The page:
Abstract: Multinational corporations seeking to overcome the “liability of foreignness” through partnerships with stakeholders in their overseas markets face an important tension in choosing between two alternative strategies. Firms who build relationships with high-status local stakeholders may experience increased cooperation and reduced conflict with other stakeholders. However, the short-term benefits of this status climbing strategy may be difficult to sustain because stakeholders with low-status, particularly those outside the formal political structure, are more likely to increase their conflict as the firm becomes increasingly distant from them. An alternative strategy of bridging structural holes in the host country stakeholder network also faces theoretical limits as access to scarce information and resources is likely to engender conflict with other stakeholders. The status climbing strategy is more attractive where insider connections dominate (i.e., the rule of law is weak) while the bridging strategy is more attractive in countries with stronger rule of law. In other words, as the rule of law strengthens, we show that multinational entrants focus more on what they know rather than whom they know. Our analyses use a hand-coded dataset of almost 52,000 media-reported stakeholder interactions that capture the network of relationships among 4,623 stakeholders from 19 gold-mining companies operating 26 mines in 20 countries, and the evolution of these networks from 1993 until 2008.

  • Katarzyna (Kate) Odziemkowska and Witold Henisz (Under Review), Webs of Influence: National Stakeholder Fields and Corporate Social Performance.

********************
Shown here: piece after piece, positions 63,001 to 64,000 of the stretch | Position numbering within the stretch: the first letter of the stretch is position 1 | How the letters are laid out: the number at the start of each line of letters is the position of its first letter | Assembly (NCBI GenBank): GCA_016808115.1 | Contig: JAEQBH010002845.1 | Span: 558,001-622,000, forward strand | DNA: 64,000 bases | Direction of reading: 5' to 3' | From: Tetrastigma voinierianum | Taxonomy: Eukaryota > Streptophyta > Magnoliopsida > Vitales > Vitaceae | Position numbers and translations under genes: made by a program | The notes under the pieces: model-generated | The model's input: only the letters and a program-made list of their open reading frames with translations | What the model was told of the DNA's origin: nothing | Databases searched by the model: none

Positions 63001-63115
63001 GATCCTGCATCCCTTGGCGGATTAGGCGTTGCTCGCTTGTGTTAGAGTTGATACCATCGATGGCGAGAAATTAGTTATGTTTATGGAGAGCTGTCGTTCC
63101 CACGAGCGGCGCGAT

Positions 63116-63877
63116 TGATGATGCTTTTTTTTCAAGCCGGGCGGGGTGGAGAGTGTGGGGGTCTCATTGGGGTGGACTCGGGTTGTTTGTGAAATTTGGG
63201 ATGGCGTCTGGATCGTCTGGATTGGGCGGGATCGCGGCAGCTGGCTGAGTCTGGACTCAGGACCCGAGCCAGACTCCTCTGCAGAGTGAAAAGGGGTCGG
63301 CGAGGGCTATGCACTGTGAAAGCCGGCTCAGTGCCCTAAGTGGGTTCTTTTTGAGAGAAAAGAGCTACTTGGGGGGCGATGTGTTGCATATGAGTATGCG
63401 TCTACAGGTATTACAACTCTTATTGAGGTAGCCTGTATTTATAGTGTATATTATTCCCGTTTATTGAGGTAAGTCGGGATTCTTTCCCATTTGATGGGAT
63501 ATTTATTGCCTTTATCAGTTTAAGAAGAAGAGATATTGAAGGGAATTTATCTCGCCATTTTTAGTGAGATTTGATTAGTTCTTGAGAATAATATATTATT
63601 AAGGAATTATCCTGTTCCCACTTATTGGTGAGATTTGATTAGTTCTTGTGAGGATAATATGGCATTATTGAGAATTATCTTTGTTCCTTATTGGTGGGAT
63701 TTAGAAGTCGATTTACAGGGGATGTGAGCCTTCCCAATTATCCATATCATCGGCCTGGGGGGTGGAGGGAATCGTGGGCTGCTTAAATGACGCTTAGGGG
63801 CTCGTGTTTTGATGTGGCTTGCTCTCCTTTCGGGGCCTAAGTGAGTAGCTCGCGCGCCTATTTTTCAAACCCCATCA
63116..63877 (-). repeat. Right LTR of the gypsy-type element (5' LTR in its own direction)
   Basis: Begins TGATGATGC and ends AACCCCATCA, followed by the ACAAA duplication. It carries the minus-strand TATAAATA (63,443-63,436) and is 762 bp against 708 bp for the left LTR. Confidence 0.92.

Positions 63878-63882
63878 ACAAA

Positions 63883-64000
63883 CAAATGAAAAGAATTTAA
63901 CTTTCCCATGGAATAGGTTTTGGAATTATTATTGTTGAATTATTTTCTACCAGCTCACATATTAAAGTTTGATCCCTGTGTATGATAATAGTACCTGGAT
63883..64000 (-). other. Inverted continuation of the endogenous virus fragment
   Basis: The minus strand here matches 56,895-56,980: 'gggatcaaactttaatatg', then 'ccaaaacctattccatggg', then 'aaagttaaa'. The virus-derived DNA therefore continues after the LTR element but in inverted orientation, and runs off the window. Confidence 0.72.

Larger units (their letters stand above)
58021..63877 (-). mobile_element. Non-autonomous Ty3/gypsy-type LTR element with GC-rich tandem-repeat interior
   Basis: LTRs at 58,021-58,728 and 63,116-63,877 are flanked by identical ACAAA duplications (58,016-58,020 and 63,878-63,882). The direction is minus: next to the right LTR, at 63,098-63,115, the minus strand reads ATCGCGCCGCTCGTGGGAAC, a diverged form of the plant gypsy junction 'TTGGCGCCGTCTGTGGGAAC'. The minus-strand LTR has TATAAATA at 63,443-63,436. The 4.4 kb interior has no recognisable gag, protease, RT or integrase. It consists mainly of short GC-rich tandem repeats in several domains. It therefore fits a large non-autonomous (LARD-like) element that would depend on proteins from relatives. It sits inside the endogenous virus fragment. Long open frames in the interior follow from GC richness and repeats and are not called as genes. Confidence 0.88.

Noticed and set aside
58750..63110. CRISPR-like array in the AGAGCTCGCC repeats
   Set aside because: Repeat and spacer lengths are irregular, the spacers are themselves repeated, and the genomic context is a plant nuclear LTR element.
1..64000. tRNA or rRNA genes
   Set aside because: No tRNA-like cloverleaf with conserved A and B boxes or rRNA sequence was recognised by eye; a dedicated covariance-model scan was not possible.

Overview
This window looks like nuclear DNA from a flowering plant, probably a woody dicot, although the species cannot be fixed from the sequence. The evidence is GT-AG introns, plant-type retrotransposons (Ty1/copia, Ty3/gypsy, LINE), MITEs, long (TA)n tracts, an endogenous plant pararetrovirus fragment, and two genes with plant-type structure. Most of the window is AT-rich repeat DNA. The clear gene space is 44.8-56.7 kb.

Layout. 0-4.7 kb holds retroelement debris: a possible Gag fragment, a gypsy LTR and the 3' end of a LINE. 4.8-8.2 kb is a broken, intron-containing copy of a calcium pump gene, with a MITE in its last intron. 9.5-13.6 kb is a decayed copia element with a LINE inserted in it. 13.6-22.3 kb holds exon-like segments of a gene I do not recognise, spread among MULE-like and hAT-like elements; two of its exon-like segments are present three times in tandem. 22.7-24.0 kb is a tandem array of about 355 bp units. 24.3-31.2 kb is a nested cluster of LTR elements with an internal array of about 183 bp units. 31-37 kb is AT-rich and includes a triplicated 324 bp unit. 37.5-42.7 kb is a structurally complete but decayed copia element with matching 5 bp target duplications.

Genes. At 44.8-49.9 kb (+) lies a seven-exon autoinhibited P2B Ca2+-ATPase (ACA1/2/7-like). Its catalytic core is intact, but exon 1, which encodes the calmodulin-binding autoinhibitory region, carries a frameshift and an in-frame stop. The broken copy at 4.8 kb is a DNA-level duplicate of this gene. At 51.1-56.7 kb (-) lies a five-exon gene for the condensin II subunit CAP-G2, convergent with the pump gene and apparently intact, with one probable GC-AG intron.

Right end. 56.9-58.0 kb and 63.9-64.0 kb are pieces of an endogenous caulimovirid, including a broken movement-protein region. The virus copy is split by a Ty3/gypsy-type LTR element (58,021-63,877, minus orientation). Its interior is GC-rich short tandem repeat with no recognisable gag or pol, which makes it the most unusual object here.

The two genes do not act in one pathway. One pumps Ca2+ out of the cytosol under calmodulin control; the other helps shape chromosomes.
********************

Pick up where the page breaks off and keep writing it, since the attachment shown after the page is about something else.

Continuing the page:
Abstract: We explore the extent to which cross-national variation in firm-level corporate social performance (CSP) can be explained by differences in the position or attributes of environmental and social stakeholders in the media-reported structure of socio-political networks across countries. We argue that managers perceive these differences as material because they heighten the risk of either institutional change at the national-level or direct material conflict targeting their firm. Our work represents a significant theoretical shift in research exploring comparative CSP, which to date has focused on cross-national variation in the institutional environment. Drawing on field theory, we argue that the prominence of environmental and social stakeholders within a country’s overall socio-political network and the heterogeneity of such stakeholders are associated with managerial perceptions of the probability of institutional change. Managers also respond to the threat of direct pressure as evidenced by material mobilization by stakeholders who had previously focused their attentions on discourse with other stakeholders. We also argue and find that the effects of these variables on CSP are moderated by characteristics of the stakeholder and business fields which constrain or enable stakeholders’ institutional vs. extra-institutional mobilization. We draw upon a novel dataset of 250 million media-reported events to construct comprehensive national socio-political networks as well as fields of stakeholders with interests in environmental and social issues as well as fields of corporations. We empirically demonstrate that both across country, and within country variation across time, in our stakeholder and corporate-level field constructs are associated with changes in CSP by individual firms among a sample of 3,563 firms spanning 42 countries.